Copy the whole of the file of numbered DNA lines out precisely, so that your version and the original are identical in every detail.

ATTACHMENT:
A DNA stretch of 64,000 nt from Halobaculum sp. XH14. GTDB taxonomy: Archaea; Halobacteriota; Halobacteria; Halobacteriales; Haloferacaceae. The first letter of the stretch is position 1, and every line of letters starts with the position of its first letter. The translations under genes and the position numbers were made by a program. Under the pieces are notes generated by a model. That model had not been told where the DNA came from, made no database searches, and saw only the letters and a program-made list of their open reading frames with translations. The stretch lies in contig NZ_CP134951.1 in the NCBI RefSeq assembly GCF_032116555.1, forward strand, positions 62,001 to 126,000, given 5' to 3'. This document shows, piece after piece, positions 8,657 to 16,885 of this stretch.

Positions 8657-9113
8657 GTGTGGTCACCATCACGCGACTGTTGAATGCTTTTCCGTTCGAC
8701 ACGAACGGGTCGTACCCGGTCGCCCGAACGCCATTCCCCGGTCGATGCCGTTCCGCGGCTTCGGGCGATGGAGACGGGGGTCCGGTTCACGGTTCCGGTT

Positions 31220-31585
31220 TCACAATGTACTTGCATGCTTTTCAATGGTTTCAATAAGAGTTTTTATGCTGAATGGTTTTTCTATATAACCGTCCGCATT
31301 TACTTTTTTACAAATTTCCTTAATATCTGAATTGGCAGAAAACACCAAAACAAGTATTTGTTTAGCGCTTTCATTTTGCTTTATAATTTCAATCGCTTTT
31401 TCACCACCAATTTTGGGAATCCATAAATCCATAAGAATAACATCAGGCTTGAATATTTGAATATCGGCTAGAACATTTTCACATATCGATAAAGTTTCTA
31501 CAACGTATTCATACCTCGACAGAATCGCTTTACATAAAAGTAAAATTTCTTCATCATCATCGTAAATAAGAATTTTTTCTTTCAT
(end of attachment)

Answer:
A DNA stretch of 64,000 nt from Halobaculum sp. XH14. GTDB taxonomy: Archaea; Halobacteriota; Halobacteria; Halobacteriales; Haloferacaceae. The first letter of the stretch is position 1, and every line of letters starts with the position of its first letter. The translations under genes and the position numbers were made by a program. Under the pieces are notes generated by a model. That model had not been told where the DNA came from, made no database searches, and saw only the letters and a program-made list of their open reading frames with translations. The stretch lies in contig NZ_CP134951.1 in the NCBI RefSeq assembly GCF_032116555.1, forward strand, positions 62,001 to 126,000, given 5' to 3'. This document shows, piece after piece, positions 8,657 to 16,885 of this stretch.

Positions 8657-9113
8657 GTGTGGTCACCATCACGCGACTGTTGAATGCTTTTCCGTTCGAC
8701 ACGAACGGGTCGTACCCGGTCGCCCGAACGCCATTCCCCGGTCGATGCCGTTCCGCGGCTTCGGGCGATGGAGACGGGGGTCCGGTTCACGGTTCCGGTT

Positions 31220-31585
31220 TCACAATGTACTTGCATGCTTTTCAATGGTTTCAATAAGAGTTTTTATGCTGAATGGTTTTTCTATATAACCGTCCGCATT
31301 TACTTTTTTACAAATTTCCTTAATATCTGAATTGGCAGAAAACACCAAAACAAGTATTTGTTTAGCGCTTTCATTTTGCTTTATAATTTCAATCGCTTTT
31401 TCACCACCAATTTTGGGAATCCATAAATCCATAAGAATAACATCAGGCTTGAATATTTGAATATCGGCTAGAACATTTTCACATATCGATAAAGTTTCTA
31501 CAACGTATTCATACCTCGACAGAATCGCTTTACATAAAAGTAAAATTTCTTCATCATCATCGTAAATAAGAATTTTTTCTTTCAT